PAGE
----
On a meal plan, how likely are Syracuse University students to dine at a nice restaurant? Perhaps occasionally. These days, students can become so overwhelmingly excited to escape the monotonous dishes served in the dining halls that they decide to overeat or order unhealthy options when eating out. Of course, most students know that when walking into Sliders or Calios, they are not about to indulge in a nutritious meal. However, menus anywhere can be deceiving; the wording of meal descriptions can sugarcoat the actual high-fat, high-caloric, and high-sugar content in them. Fortunately, below is a guide consisting of unhealthy restaurant key words to avoid in order to stay within your daily calorie limit.
“Battered,” “Crunchy,” Crispy,” “Tempura,” “Golden,” “Breaded,” and “Sizzling” are all nice ways to describe a product fried in oil and/or with an additional carbohydrate-based coating. Keep in mind that many restaurants use partially hydrogenated oils, containing trans fats, in order to reheat and reuse their products several times.
“Loaded,” “Stuffed,” “Creamy,” “Cheesy,” “Gooey,” “Smothered,” “Melted,” “Rich,” and “Velvety” are all adjectives used to tempt customers and describe some of the most delicious comfort foods. Delve into a dish like this and you can supply yourself with a day’s worth of fat and calories—does it sound tempting now? If you already knew these words meant bad news, quiz yourself on some of the more sophisticated preparation methods below:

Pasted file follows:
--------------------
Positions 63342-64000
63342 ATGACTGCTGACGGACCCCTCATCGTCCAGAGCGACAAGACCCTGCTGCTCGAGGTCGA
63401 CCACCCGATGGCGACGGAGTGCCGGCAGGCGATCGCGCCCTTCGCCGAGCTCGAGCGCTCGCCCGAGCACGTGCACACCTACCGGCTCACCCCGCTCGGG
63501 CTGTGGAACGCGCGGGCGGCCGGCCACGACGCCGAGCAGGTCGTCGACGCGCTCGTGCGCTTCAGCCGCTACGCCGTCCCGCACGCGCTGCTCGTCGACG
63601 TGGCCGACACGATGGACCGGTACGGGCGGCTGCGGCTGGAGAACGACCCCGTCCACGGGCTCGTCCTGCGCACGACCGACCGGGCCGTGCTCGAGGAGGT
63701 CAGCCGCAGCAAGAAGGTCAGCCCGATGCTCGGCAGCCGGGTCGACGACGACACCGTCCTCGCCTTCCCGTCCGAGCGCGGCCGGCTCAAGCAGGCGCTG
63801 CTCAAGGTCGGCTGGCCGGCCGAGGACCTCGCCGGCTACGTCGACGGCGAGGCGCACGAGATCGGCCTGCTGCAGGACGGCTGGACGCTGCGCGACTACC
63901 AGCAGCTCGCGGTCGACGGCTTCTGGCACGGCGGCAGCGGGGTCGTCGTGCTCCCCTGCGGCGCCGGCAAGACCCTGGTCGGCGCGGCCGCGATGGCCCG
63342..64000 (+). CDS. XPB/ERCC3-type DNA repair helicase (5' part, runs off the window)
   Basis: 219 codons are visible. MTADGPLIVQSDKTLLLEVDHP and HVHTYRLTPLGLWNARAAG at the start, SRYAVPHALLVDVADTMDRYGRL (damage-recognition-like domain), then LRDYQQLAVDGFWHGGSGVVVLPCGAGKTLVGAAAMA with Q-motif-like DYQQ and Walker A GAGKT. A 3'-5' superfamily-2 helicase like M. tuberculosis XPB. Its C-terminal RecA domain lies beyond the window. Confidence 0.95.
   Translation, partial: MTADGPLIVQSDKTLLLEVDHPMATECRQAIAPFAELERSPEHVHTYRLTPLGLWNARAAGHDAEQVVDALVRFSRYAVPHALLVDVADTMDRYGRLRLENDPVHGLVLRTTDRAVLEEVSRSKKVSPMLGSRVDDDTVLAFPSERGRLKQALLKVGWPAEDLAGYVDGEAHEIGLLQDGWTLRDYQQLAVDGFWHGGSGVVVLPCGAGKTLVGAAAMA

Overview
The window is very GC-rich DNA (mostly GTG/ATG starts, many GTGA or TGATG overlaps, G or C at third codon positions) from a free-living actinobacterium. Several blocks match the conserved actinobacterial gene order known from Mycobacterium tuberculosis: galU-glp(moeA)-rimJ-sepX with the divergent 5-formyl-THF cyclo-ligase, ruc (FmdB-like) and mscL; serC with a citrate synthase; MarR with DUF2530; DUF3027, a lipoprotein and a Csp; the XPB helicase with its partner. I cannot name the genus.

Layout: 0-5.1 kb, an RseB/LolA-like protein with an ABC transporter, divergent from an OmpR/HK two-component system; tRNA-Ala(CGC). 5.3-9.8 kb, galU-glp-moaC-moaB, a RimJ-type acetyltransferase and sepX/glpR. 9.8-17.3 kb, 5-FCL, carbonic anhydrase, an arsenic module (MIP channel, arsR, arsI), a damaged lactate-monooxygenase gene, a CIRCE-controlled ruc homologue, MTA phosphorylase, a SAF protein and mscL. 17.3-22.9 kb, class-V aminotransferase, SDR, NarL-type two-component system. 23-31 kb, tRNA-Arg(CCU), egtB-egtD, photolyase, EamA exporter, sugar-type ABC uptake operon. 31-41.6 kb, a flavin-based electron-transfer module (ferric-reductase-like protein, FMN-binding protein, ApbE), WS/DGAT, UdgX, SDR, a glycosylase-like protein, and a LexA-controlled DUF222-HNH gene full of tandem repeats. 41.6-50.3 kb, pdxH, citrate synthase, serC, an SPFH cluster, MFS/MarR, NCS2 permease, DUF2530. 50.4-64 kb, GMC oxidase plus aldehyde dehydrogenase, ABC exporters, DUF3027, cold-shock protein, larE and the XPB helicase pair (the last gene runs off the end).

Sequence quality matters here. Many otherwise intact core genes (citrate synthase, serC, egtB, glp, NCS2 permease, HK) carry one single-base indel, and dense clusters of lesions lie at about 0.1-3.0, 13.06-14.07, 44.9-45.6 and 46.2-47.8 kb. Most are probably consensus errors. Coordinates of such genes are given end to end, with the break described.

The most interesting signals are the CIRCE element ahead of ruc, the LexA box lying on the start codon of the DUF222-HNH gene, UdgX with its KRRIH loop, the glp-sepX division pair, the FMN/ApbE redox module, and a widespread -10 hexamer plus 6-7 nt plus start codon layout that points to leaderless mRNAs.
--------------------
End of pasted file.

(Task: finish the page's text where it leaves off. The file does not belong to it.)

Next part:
Aioli: A fancy word for a flavored mayonnaise
Au gratin: Cooked with butter and/or cream and topped with cheese or breadcrumbs
Carbonara: A sauce that includes cream, eggs, Parmesan cheese, and bacon bits
Stroganoff: Beef, onions, and mushrooms are sautéed in butter and covered in a sour cream sauce
Scampi: In the U.S., this is shrimp cooked in a garlic and butter sauce
Rémoulade: A sauce made of mayonnaise and mustard, capers, gherkins, herbs, and anchovies
“Teriyaki,” “BBQ,” “Glazed,” “Sticky,” and “Honey-dipped” signal dishes loaded with added sugars. However, many foods such as salad dressings and sauces can contain added sugars in the absence of these words to describe them. Asking the restaurant staff about ingredients or searching the restaurant’s website for a nutritional information guide can help inform customers before choosing the wrong meals.
An excellent example of a misleading meal is The Cheesecake Factory’s 3,000-calorie Bistro Shrimp Pasta. Yes, you heard that right, 3,000 calories, meaning more than the amount of calories most people need in one day. The average consumer probably would not have guessed that a bed of veggie-specked spaghettini, overlaid by a handful of battered, fried shrimp, tossed in basil-garlic-lemon cream sauce could equate to the calorie count of five and a half Big Macs. On the other hand, we can find three buzz words within this single description: “battered,” “fried,” and “cream,” indicating that this is a meal you should very rarely choose.
Eating out is always an exciting venture for college students and ordering an unhealthy dish for a special meal out with friends or family is not a shameful act. The most important message to carry away here is to make sure you know what you’re getting yourself into when ordering a meal of your choosing.
By Allison Milch